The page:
According to the FDA, the amount of food dye certified for use was 12mg per capita per day in 1955, and by 2007, 59mg per capita per day was certified for use. Artificial colors are found almost everywhere, but many consumers are now becoming aware of adverse health effects that they may cause. Our children are most susceptible to them – especially because so many kids’ products are colored in such a way to make them more appealing, making them the most exposed to these harmful colors.
Many studies have shown that artificial colors may contribute to behavioral problems in kids, reduction in cognitive functions, and some have even linked cancer to some artificial food colors in animal studies. There’s tons of artificial colors out there, and they’re almost unavoidable. And that’s exactly why it’s important to be educated on these matters.
So, what artificial colors should you avoid?
Well, in a perfect world, all of them. But, let’s talk about the common ones that may have some alarming side effects.
The most commonly used dye in the world. May interfere with brain-nerve transmission, causes hypersensitivity in some consumers, and might trigger hyperactivity in children. Found in maraschino cherries, cherry flavored mixes, candy, baked products, ice cream, and more.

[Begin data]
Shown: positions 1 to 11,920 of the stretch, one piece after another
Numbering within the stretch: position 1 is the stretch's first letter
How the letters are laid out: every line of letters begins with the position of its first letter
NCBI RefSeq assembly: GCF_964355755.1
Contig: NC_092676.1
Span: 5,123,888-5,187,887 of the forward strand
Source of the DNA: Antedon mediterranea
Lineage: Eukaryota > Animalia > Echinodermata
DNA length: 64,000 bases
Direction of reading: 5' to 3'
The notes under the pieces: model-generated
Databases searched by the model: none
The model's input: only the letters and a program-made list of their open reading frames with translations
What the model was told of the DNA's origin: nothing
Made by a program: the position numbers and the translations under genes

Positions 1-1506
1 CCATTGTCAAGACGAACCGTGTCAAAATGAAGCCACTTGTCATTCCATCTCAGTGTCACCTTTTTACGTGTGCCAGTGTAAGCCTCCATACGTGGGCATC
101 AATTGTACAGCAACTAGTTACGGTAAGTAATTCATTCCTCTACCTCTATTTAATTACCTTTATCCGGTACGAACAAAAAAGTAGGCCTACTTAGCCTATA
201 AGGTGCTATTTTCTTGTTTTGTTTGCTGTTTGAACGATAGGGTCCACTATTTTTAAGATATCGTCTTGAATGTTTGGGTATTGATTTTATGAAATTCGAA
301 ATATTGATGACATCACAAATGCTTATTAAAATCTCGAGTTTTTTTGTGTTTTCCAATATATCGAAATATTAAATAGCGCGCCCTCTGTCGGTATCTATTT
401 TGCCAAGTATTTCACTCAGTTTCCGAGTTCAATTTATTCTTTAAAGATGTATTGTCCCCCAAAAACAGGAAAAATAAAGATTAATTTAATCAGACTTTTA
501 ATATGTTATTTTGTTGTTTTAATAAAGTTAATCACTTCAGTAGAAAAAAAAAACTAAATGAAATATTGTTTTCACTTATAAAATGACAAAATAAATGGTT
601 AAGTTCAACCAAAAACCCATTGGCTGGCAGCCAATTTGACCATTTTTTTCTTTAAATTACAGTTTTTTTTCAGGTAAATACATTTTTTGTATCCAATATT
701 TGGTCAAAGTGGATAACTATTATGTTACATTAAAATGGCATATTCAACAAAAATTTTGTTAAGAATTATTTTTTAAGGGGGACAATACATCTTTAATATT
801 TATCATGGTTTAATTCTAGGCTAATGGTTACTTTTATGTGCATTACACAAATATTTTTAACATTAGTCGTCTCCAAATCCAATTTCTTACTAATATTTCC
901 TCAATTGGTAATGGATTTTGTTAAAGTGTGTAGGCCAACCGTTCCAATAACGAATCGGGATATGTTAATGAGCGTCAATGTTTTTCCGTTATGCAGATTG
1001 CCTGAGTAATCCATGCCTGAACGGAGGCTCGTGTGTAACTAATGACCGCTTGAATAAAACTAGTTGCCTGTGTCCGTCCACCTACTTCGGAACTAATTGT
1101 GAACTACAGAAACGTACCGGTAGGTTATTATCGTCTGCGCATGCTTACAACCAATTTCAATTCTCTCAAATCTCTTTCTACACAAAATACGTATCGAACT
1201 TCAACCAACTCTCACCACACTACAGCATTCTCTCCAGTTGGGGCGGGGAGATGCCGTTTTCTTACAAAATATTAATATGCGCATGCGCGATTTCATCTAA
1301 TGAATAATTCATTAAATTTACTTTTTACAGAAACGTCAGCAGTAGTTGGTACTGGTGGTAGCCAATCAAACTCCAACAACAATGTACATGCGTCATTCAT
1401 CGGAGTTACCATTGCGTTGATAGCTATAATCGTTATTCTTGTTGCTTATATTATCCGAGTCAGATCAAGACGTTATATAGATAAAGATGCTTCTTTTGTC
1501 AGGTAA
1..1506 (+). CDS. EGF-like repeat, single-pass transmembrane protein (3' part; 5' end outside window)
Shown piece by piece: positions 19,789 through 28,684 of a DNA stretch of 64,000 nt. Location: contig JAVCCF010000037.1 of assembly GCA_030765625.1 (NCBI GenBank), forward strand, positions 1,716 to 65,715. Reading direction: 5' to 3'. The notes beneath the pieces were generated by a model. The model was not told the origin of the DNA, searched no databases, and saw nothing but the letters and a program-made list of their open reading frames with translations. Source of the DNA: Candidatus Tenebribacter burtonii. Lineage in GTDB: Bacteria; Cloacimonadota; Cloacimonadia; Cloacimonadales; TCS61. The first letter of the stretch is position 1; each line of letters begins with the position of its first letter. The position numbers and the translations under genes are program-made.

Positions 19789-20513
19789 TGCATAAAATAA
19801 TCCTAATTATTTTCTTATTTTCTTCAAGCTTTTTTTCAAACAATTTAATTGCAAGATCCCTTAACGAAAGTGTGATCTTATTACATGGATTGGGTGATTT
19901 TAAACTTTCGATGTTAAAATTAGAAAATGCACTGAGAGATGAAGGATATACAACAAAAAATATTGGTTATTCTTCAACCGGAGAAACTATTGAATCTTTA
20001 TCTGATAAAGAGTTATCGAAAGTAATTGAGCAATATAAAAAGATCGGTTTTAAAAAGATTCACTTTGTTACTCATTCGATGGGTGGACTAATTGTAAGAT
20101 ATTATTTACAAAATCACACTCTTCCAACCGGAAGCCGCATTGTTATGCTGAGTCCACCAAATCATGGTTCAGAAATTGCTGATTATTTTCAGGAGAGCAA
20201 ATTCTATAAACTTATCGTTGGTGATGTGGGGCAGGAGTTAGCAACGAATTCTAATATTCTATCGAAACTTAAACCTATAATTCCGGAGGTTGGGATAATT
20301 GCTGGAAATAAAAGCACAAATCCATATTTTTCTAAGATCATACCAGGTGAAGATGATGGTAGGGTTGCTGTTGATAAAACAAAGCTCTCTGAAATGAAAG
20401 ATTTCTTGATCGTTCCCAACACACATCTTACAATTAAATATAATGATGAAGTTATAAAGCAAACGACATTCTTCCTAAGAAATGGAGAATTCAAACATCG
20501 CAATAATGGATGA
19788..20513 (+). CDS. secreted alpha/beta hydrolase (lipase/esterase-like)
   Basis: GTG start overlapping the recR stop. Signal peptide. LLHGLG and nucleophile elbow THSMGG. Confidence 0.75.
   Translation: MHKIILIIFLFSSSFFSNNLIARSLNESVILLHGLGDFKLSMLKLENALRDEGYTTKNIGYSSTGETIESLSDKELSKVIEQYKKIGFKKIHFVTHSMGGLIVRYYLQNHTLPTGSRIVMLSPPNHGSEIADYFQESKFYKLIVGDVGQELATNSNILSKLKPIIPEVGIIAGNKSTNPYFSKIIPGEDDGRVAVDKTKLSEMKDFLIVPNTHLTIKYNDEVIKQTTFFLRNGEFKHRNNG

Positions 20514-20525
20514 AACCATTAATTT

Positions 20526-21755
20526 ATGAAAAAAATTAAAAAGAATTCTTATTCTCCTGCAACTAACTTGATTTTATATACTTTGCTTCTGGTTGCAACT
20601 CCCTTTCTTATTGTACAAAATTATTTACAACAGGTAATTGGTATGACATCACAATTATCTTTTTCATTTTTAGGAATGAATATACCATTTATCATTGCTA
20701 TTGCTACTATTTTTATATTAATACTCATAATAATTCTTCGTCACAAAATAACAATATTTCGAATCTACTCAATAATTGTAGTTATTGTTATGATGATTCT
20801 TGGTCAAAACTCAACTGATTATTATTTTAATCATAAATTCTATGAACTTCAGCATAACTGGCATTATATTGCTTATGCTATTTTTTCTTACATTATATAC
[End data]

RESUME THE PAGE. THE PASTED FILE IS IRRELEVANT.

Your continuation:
Blue #1 | Blue #2
Banned in some parts of Europe. May cause damage to chromosomes and possibly cause kidney tumors. Found in candy, cereal, soft drinks, and sport drinks.
Recognized as a carcinogen in animals in 1990 by the FDA. Proven to cause thyroid cancer and possibly chromosome damage. Found in sausage casings, baked goods, candy, and oral medication.
Yellow #5 | Yellow #6
Increases the number of kidney and adrenal gland tumors in lab animals. Yellow #6 is also referred to as Sunset Yellow. Found in baked goods, cereal, drinks, dessert powders, gelatin, sausage, cheese, and cosmetics.
Linked to bladder cancer. Found in candy, cakes, baked goods, gelatin, and juices.
Knowing that artificial colors are used in practically all we eat and drink is a bit concerning. They’re added in products to make them look more edible, but by doing so, makes it actually far less appetizing. It’s quite the Catch-22. However, things aren’t completely hopeless. There ARE alternatives. Natural and organic food colors are the perfect way to reduce our intake of artificial colors. We may not always be able to avoid artificial colors when we’re out looking to get a quick bite on the way to or from work, but it assures us that when we’re in the kitchen preparing a meal for the family, there’s nothing but natural ingredients in what we consume.
At Nature’s Flavors, we give people an alternative to artificial ingredients and that’s why we carry both Natural Food Colors and Organic Food Colors from our sister company, Seelect Tea. We’ve taken artificial colors and recreated their hues with natural ingredients, so you simply have a choice in what ingredients you put into your body.
We’ve even created an Organic Assorted Food Color Pack for those that would like to experiment. A little goes a long way with these colors.
Additionally, we’ve created a larger-sized sample set of our Rainbow Pack of Natural Food Colors for those that want to dive right in. Natural food colors can be made at home, too, by puréeing and extracting beets, carrots, blueberries, basil, or whatever colored fruit, root, or vegetable you’d like to use that has great natural color. Do be mindful, however, that they will not only impart color, but some taste as well.
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